You can pretty much accomplish any Computer Vision task you can think of with OpenCV. In real-life situations, you’ll need to combine many blocks to attain the required outcome. So all you have to do now is figure out which modules and functions to employ to acquire what you want.
One of the best aspects of OpenCV is that it has several built-in primitives for image processing. If you’re starting from scratch, you’ll need to define concepts like a picture, a point, a rectangle, and so on. Almost any Computer Vision algorithm relies on them. All of these fundamental structures are included with OpenCV out of the box, and they are found in the core module. Another benefit is that these structures have already been performance and memory-optimized, so you don’t have to worry about the implementation specifics.
The imgcodecs system controls jpeg image writing and reading. With a single command, you may save an input picture as a jpg or png file when you operate on it and generate an output image.
When working with cameras, you’ll be dealing with a lot of video data. The video module is responsible for all aspects of video file input and output. You can record video from a camera or read video files in a variety of formats with ease. You may also save a group of frames as a movie file by adjusting parameters like frames per second and frame size.
There are a lot of fundamental image processing procedures that you will utilize over and over again when writing a Computer Vision program. The imgproc module contains the majority of these functions. Morphological operations, transformations, filtering, color conversions, histograms, shape and motion analysis, and other operations are all possible. An additional package, ximgproc, provides complex image processing methods including structured forests for edge identification, domain transform filters, adaptive manifold filters, and others.
In the field of computer vision, 3D reconstruction is a hot issue. Using the appropriate methods, we can recreate a 3D scene from a series of 2D photos. OpenCV includes methods for determining the connection between objects in 2D pictures and calculating their 3D coordinates. All of this is handled by a module named calib3d. This module may also deal with camera calibration, which is necessary for estimating the camera’s parameters. These are essentially the internal settings of any camera that uses them to convert a collected scene into an image.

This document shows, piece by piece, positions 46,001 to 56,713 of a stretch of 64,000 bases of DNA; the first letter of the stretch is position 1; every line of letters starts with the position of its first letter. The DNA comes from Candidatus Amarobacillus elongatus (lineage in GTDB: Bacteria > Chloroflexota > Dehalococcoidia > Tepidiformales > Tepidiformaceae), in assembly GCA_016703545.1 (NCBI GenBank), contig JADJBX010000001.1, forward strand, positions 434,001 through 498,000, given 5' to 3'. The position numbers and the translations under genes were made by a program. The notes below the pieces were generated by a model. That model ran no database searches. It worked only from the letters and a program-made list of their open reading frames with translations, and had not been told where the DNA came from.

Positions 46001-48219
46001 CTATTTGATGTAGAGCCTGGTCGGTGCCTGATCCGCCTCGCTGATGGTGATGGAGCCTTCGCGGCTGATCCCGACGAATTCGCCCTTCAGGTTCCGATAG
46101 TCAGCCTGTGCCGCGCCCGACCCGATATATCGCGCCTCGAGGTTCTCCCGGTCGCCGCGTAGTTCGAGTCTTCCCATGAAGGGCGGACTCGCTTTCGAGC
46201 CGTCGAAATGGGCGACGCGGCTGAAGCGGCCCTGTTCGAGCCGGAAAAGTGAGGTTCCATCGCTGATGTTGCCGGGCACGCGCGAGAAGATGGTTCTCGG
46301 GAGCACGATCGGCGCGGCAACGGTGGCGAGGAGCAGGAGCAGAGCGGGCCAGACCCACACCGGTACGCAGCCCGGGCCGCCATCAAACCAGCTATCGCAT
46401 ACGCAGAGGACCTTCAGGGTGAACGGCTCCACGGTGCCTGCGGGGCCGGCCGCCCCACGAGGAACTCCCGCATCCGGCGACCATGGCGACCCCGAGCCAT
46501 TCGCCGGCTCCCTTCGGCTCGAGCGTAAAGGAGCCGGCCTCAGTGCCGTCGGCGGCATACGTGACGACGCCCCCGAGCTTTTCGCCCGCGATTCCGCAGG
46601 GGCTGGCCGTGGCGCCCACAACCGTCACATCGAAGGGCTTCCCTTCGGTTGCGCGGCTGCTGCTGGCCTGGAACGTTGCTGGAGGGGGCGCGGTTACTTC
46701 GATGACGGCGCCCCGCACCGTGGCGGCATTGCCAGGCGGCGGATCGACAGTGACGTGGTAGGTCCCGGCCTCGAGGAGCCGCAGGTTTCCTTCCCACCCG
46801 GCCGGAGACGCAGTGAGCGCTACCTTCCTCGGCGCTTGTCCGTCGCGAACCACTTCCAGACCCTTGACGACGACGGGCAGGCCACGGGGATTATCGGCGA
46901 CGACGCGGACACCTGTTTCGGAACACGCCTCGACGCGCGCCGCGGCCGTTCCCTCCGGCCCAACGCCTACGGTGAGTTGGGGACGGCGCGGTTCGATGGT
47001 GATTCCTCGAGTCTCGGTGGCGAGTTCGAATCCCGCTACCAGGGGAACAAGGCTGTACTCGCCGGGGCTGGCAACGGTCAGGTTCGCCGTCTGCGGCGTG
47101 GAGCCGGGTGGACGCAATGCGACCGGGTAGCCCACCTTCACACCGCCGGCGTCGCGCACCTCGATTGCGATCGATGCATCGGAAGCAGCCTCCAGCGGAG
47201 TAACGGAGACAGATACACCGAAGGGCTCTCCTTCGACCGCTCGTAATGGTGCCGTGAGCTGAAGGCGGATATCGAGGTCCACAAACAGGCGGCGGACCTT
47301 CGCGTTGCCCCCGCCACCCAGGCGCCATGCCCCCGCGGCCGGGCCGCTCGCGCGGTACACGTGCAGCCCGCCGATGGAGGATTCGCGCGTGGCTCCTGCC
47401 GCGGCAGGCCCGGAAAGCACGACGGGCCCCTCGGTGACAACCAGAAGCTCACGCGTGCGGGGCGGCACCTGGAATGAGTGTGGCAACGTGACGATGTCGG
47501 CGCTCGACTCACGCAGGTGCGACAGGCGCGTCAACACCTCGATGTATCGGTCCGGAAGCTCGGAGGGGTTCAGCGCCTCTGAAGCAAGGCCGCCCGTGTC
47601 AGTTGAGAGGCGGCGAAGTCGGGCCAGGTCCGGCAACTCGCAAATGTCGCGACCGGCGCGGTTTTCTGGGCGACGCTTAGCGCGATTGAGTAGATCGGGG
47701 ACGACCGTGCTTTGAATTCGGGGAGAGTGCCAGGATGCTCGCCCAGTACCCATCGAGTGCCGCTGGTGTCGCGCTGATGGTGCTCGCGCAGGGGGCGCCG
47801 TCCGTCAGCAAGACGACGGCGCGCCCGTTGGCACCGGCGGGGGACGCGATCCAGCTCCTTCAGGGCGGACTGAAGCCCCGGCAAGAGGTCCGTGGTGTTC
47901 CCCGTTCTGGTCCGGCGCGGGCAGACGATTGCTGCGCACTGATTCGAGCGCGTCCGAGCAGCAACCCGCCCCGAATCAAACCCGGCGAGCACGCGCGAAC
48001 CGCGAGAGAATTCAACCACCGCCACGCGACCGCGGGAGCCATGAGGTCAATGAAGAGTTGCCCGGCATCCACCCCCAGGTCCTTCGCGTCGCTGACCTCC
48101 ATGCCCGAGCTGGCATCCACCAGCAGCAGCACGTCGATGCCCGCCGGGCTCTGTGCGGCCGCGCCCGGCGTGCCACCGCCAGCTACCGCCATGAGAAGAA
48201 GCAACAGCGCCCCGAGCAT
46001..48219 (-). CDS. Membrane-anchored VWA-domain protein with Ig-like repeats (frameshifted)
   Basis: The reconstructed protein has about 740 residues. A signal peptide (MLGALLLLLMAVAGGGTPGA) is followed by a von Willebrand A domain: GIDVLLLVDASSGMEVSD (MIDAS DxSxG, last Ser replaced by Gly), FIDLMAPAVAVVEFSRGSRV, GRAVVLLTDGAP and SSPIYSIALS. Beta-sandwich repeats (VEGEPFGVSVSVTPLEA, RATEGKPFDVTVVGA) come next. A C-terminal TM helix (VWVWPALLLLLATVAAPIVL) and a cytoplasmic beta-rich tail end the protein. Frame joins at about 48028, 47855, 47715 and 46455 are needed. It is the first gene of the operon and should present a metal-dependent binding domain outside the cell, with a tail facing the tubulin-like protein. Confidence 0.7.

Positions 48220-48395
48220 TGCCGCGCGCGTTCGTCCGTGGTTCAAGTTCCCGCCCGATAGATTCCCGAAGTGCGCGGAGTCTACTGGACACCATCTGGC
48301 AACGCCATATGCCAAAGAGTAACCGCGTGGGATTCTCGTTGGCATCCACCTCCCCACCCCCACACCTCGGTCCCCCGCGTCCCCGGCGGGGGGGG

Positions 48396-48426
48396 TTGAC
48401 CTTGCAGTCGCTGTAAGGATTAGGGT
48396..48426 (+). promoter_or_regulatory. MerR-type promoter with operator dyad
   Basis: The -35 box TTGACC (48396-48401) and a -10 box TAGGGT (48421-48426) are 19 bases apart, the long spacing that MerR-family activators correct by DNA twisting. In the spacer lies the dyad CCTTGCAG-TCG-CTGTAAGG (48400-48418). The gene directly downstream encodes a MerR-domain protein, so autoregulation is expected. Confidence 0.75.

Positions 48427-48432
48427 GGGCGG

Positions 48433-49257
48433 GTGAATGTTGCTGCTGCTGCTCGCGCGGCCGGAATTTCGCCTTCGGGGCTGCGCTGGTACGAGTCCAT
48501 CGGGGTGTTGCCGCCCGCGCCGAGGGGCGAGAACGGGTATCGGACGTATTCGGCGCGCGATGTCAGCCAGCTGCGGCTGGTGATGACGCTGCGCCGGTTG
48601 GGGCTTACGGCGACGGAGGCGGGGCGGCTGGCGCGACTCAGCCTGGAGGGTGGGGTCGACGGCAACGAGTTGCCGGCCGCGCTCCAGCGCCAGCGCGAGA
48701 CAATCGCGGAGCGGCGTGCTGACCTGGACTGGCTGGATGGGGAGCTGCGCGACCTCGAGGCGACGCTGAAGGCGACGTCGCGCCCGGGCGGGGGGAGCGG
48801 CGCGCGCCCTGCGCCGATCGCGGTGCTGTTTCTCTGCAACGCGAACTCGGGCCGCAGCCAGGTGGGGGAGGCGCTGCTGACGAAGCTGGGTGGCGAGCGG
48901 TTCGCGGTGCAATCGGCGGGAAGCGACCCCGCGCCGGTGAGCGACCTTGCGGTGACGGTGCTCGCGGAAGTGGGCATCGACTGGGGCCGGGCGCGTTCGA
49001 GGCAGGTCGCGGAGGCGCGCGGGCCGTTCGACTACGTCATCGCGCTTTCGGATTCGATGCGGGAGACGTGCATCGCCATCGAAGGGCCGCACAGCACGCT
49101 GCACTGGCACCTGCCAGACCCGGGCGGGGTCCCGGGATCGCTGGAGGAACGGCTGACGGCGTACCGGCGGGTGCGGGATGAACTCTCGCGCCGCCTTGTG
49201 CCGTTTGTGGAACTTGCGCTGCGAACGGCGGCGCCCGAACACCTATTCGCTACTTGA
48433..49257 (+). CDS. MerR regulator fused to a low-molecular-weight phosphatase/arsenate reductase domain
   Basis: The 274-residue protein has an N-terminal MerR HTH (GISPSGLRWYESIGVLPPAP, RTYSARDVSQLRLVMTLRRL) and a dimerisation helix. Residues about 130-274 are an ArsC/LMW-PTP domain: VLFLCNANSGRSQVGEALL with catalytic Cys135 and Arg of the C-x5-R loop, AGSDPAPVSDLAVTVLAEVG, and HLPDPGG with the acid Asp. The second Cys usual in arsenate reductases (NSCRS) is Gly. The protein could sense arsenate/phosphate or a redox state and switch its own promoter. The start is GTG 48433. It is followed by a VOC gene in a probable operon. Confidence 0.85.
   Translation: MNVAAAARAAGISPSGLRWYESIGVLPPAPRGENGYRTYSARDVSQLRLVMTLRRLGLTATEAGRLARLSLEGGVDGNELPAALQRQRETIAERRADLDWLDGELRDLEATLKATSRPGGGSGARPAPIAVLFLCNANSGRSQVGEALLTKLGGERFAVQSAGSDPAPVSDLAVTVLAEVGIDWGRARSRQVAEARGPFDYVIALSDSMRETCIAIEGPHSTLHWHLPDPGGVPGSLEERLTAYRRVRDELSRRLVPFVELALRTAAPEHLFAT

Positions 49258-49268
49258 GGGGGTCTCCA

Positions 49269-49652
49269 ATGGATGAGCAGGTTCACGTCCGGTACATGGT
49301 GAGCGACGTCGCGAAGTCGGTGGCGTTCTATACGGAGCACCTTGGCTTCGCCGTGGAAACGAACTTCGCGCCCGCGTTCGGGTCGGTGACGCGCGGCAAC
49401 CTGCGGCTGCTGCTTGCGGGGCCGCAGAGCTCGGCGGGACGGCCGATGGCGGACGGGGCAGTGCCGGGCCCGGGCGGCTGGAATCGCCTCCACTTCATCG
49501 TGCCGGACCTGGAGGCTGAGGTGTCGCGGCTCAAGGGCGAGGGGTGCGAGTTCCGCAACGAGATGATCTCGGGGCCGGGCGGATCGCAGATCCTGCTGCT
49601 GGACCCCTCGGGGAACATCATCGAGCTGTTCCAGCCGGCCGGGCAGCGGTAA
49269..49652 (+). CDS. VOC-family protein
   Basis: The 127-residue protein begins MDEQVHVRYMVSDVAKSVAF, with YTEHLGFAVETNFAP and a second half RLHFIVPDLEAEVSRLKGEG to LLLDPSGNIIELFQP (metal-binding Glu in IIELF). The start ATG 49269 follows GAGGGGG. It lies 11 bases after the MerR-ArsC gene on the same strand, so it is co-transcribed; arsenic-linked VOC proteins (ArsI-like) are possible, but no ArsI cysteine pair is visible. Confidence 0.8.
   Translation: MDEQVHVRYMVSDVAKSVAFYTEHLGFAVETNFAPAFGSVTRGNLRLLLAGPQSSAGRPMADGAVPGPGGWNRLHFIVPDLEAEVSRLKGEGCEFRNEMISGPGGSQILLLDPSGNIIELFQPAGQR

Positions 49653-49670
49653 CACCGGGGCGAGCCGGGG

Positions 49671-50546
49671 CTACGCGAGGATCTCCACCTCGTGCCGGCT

Analyzing the movements between subsequent frames in a video, monitoring distinct objects in a video, constructing video surveillance programs, and so on are all examples of video analysis jobs. All of this may be handled by the video module of OpenCV. Video stabilization is dealt with via a module called videostab. Video stabilization is a crucial feature of most video cameras. It’s difficult to maintain your hands stable while filming films with the camera in your hands. If you look at the video as is, it will appear choppy and shaky. Video stabilization methods are used by all current devices to process videos before they are delivered to the end-user.
Face recognition is the process of recognizing a person in a photograph. That’s not the same as face detection, which involves locating a face inside an image. So, if you want to create a viable biometric system that can recognize the person in front of the camera, you must first run a face detector to determine the position of the face, and then a face recognizer to determine who that person is. Face recognition is dealt with by a module named face.
Machine learning (ML)
To accomplish varied tasks, Computer Vision employs a variety of machine learning methods. OpenCV features a module named ml that contains a number of machine learning techniques. K-Nearest Neighbors, Support Vector Machines, Neural Networks, Bayes Classifier, Support Vector Machines, Decision Trees, and more techniques are among them. It also offers a flann module that contains nearest neighbor search techniques for a huge quantity of data. ML techniques are widely utilized in the development of systems for object identification, picture categorization, face detection, and other similar tasks.
OpenCV is a comprehensive library for computer vision problems. You should create your apps and use OpenCV as much as possible.
OpenCV is always introducing new modules for the most up-to-date machine learning methods; check out their Github source and familiarize yourself with the implementation. You may even volunteer at the library, which is a terrific opportunity to learn and meet new people.